Preparing for any event can be a stressful time – especially with the uncertainty of what unexpected challenges may arise during event week that are out of your control.
At LW Event Consulting Ltd we’ve experienced a number of unexpected challenges, including:
The tail end of a hurricane causing torrential rain and flash flooding on a 100-mile mass participation cycling event;
Suspect packages and firearm incidents on the event route or adjacent to it;
The collapsing of a brick wall adjacent to a half marathon route in a key spectator hotspot; and
In excess of 40-degree heat for an elite 200km UCI WorldTour Race & Mass Participation ride.
These are only a few of the challenges that we’ve faced, but we believe that by getting the basics right, you will be available to focus on solving any unanticipated challenges should they arise. That’s why when we’re close to any event delivery we take a step back and ensure we’ve followed our four golden rules of preparedness. Some of these may seem obvious to some, but we’ve been involved in many events where one of the below has let an individual down and the event has suffered because of that.
1. Spend time pre-event making sure you’re happy with your plans and documentation. Putting in the hard work prior to the event delivery will ensure you have a less stressful time on site, and you can start the event in the knowledge that the plan is in place and the hard work has been done. I personally always make sure all work has been done before I step on site, this means over the event period I am available to help with queries, check the event is being delivered according to plan, and help solve any unforeseen problems. This also means there should be no long hours in the days leading up to the event, and that on event day, you’re mentally and physically fresh and ready to focus on delivering the plan you’ve put in place.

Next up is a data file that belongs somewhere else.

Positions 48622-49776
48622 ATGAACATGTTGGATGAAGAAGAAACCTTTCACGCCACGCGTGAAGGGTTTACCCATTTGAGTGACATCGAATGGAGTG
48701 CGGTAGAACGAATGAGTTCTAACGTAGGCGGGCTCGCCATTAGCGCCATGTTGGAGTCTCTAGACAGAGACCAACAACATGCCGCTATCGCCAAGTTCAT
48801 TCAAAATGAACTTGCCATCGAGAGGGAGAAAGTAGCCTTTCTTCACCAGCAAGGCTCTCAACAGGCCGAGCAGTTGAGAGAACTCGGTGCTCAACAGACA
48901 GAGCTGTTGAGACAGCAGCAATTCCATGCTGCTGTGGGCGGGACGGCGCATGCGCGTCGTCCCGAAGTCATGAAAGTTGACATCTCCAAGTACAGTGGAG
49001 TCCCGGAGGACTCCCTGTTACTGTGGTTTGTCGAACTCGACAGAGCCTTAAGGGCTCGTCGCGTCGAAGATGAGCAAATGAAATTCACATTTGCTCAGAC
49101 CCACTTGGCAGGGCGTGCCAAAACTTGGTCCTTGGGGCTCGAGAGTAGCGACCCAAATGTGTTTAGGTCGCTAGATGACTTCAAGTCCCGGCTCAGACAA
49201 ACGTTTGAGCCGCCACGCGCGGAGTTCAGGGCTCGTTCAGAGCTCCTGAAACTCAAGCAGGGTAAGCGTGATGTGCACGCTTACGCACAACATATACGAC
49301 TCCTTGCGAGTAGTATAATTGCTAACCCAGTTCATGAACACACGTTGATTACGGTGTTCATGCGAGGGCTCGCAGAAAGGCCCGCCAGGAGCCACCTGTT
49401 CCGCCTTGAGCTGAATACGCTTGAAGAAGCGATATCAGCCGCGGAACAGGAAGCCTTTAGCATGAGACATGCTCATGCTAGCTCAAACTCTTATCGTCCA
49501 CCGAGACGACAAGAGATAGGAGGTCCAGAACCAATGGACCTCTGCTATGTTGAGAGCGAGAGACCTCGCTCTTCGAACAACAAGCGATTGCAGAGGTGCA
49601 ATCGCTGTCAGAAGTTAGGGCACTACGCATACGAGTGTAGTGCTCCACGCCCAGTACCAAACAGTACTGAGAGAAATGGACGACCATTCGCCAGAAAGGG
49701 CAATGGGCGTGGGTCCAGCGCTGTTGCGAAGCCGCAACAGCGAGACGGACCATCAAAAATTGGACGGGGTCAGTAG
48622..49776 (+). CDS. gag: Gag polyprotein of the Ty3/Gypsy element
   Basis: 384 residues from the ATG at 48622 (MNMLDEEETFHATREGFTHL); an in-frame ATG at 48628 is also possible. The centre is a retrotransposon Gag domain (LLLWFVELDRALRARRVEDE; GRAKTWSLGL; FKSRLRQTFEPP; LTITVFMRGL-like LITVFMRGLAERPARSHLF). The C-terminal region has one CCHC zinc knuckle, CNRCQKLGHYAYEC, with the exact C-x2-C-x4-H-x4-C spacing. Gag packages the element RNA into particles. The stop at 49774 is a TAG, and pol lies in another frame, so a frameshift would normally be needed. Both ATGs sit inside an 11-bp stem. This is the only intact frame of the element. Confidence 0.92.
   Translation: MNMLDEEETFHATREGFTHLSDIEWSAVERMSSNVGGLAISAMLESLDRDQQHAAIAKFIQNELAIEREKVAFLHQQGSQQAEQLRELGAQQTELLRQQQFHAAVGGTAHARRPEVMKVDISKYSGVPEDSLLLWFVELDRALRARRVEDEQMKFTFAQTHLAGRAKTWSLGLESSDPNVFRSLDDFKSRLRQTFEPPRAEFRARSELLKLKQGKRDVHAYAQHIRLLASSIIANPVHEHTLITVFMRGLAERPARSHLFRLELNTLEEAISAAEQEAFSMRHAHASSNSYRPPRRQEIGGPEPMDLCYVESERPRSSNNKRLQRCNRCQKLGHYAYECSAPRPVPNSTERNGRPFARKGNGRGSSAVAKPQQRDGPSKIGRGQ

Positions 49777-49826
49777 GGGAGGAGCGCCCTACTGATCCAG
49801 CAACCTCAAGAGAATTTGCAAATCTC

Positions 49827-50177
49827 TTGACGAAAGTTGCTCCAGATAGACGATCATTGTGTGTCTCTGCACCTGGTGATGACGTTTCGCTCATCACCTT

2. Brief your suppliers, staff & volunteers. Without spending the time thoroughly preparing your briefing documents, and setting aside face to face time to share the information in sufficient detail with your key suppliers, staff and volunteers, they won’t be given the best opportunity to deliver what you need from them and your detailed planning time will have been wasted. You’re reliant on your suppliers, casual staff and volunteers to deliver your detailed planning in the way you need to, in order to deliver a successful event. Make sure you do everything you can to give them the best opportunity of carrying out the tasks to plan.
3. Check and double-check anything you’re unsure about. Asking for someone else’s opinion to crosscheck how you plan to tackle a specifically challenging element of the event or any specific issue you may have - is not a sign of weakness. I’ll repeat that - checking something with another colleague IS NOT a sign of weakness. A fresh mind can often bring a fresh solution, a solution that sometimes you’ve been too involved with the problem to realise yourself. This will also give you peace of mind that the plan you have in place is indeed the correct plan.
4. Be helpful. Always be available to help others with any unforeseen issues - you never know when you’ll next be in their position and in need of a favour. It’s also important to note however, that although you should always be helpful, don’t risk the quality of what you’re responsible for, by working around the clock. If you’re well rested and in control, you’ll be better able to assist others in their hour of need and to go that extra mile on event day.
As event professionals, we truly believe that there is no excuse for being unorganised or underprepared during event delivery. Remember, not only can this affect the safety and standard of delivery for your athletes and/or participants, this can also reflect badly on you, and the staff and volunteers you’ve recruited to help you deliver the event. By taking a brief step back and making sure you follow these simple steps, you should be ready for a safe, successful and enjoyable event delivery period.